The Copa de Marianas competition ended with Kristina Barlaan of the United States taking home the gold after defeating the 2017 World Black Belt Champion, Talita Alencar of Brazil.
Brazil-born California resident, Tassia Pimenta, who trains with Gracie Barra black belt Romulo Barral, took the the bronze. And China’s first female black belt Emma Xiong took the fourth place finish.
California resident Kristina Barlaan, 31, who is of Filipino background — her parents are both from the Philippines — spoke of her struggles.
Although Barlaan was born and raised in the U.S., she struggled with her accent when she started school. She first started Muay Thai and watched a lot martial arts movies from Bruce Lee, Jackie Chan, Jet Li and more.
Barlaan did not start jiujitsu until she was 20 years old and she’s been training for 10 years.
Barlaan actually went through a lot of physical and emotional, abuse when she was younger. Her self-esteem was very low, which led to depression.
“Now I enjoy jiujitsu because it gives me strength and power to showcase what we can do as women,” said Barlaan. “I feel empowered and nothing else motivates me when I’m on the mat.”
“Jiujitsu showed me how to lead and be a voice in the community.”
Barlaan, who is also an instructor added, “My legacy with my students will be that I’m competitive. There are three girls who I believe will be good role models and contenders for the future — Nara, 10, Toni, 13, and Milagros, 14.”
As a competitor, Barlaan advises to “Take care of your body, train smart and treat your body right. You need to know if you are hurt or if you’re injured because you don’t want to take risks.”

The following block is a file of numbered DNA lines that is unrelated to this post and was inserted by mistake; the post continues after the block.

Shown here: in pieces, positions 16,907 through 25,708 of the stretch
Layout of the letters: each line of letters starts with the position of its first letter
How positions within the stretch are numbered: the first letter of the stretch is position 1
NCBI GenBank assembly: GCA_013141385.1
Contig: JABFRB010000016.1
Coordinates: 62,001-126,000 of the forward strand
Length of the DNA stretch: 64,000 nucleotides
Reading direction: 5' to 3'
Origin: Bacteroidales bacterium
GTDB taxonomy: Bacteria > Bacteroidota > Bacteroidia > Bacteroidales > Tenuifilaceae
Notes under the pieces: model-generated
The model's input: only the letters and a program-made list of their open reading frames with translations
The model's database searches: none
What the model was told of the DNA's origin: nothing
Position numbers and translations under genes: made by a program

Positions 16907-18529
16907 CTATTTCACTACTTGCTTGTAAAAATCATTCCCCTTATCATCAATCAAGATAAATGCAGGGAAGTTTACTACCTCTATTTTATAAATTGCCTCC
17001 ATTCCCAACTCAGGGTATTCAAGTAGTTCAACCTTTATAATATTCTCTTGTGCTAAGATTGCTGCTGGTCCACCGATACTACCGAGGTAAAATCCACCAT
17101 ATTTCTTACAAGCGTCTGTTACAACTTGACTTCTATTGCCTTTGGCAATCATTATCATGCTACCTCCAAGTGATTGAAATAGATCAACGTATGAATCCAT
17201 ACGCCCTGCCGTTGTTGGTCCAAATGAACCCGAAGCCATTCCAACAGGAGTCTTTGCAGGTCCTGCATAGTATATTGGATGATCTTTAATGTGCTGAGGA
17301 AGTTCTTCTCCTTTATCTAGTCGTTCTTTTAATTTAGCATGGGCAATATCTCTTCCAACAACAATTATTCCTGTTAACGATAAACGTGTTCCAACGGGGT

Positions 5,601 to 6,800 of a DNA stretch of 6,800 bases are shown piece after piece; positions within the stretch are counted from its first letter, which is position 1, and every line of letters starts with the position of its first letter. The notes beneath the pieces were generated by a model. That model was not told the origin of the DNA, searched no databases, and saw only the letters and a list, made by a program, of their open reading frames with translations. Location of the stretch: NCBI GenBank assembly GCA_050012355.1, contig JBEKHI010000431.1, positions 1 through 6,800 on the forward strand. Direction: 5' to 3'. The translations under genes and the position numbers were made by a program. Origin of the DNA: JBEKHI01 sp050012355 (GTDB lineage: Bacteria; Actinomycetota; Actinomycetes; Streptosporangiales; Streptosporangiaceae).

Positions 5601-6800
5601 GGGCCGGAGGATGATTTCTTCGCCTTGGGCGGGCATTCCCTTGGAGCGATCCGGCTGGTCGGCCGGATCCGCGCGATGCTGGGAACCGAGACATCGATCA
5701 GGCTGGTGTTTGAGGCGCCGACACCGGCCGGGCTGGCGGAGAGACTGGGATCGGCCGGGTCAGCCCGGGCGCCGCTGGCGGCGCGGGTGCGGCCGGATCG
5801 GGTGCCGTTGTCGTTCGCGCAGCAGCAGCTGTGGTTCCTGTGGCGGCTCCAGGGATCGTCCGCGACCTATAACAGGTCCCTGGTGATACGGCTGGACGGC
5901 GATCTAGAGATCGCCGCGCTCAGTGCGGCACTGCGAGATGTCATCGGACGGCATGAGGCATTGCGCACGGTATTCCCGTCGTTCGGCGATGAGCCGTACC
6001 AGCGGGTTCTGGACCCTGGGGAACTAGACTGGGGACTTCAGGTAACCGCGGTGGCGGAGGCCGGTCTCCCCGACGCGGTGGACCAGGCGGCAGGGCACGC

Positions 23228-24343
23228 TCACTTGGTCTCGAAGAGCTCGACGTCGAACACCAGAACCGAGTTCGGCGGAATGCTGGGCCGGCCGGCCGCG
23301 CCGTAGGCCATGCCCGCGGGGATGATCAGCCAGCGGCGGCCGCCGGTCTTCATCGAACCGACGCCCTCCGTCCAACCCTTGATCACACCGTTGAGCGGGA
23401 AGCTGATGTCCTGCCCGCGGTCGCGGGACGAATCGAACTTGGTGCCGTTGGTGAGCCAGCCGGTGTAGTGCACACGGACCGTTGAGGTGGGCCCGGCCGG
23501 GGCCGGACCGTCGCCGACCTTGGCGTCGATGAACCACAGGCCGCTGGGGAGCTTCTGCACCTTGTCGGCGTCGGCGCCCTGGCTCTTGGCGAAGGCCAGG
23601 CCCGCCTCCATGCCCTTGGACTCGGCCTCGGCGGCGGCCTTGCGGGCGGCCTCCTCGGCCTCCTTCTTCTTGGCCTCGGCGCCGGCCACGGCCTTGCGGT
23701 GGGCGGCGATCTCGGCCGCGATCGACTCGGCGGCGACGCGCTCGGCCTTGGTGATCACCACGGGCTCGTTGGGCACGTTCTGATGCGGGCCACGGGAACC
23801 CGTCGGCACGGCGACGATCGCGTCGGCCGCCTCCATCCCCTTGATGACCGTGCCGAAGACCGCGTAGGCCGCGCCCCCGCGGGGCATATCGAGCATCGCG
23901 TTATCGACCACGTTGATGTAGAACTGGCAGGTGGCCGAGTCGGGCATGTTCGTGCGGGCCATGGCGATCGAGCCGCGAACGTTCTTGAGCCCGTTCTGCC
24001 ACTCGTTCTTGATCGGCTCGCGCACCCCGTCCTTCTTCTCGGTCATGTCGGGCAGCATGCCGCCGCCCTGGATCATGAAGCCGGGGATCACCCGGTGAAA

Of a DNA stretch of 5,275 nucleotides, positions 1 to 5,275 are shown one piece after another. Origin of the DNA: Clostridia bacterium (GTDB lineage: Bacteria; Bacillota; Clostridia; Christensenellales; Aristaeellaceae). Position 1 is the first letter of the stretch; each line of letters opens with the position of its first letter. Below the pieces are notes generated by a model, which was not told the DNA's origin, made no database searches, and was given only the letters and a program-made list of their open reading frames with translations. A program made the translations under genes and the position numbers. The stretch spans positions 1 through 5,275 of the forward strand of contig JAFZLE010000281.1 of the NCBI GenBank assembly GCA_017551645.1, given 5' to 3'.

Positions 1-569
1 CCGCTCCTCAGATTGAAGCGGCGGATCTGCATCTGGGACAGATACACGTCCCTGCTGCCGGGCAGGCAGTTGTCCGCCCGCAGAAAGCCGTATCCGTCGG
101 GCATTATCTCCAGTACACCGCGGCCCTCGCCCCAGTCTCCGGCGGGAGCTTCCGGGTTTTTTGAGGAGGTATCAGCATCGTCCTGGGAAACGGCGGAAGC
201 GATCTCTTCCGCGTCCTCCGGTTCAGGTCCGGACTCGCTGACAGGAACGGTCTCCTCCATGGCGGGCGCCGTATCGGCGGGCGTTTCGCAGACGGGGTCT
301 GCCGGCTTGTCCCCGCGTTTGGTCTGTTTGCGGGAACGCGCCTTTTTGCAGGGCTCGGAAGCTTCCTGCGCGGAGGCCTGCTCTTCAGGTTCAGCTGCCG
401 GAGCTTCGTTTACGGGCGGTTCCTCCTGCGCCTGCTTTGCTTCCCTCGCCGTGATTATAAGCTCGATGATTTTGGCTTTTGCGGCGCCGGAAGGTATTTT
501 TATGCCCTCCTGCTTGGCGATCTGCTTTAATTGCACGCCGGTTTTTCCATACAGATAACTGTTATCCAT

“Eat well, this is a lifestyle. If you’re competitive – take care of your body and health,” she added.
“Perseverance – it is my motto through jiujitsu.”
Talita Alencar, 27, from Brazil is the 2017 World Champion and also a jiujitsu instructor who has been training for 13 years.
Alencar grew up in a home pained with domestic violence where she felt helpless to defend her mother against her father. One of the reasons she got into jiujitsu was to defend herself and her family members.
Alencar has brothers who are also fighters but primarily street fighters.
In her training and instructing she said, “I’m known for passing and being on top.”
“I hope my students will remember what I’ve taught them and follow in my footsteps.”
Pimenta, 34, also from Brazil is a jiujitsu instructor who lost her father when she was 16 years old and her life didn’t get any easier after that.
However, she found Brazilian jiujitsu in 2000 when she was 17 — nobody wanted to support her besides her brothers who were also fighters.
Pimenta has worked with kids in the past but now only focusses on herself and has been at it for 17 years now.
But she said, “I have girls following in my footsteps now.”
In training she said, “You need to go with people who challenge you. I train constantly until I get better and improve. Train smart — if you want to do something you love, you take care of yourself because it’s very hard to live this lifestyle.”
The 26-year-old black belt from China, Emma Xiong, is the first female black belt from her country and currently also instructs Brazilian jiujitsu.
She was 22 years old when she started her white belt and worked her way up the ranks and it took three years and four months to become a certified black belt instructor.
And although Xiong’s professor taught her well despite her drawbacks with being female, she was determined.
“I just had to train hard and never give up. I am not one to quit or give up, rather I stay positive,” said Xiong. “ I push myself and that’s how I train. Of course, we have to watch what we eat as it is part of your training routine.”
Xiong is also doubling as a student and she has expressed that it is hard work to eat well, go to school, and train.
This article was originally published on PDN on Oct. 29, 2017. View here.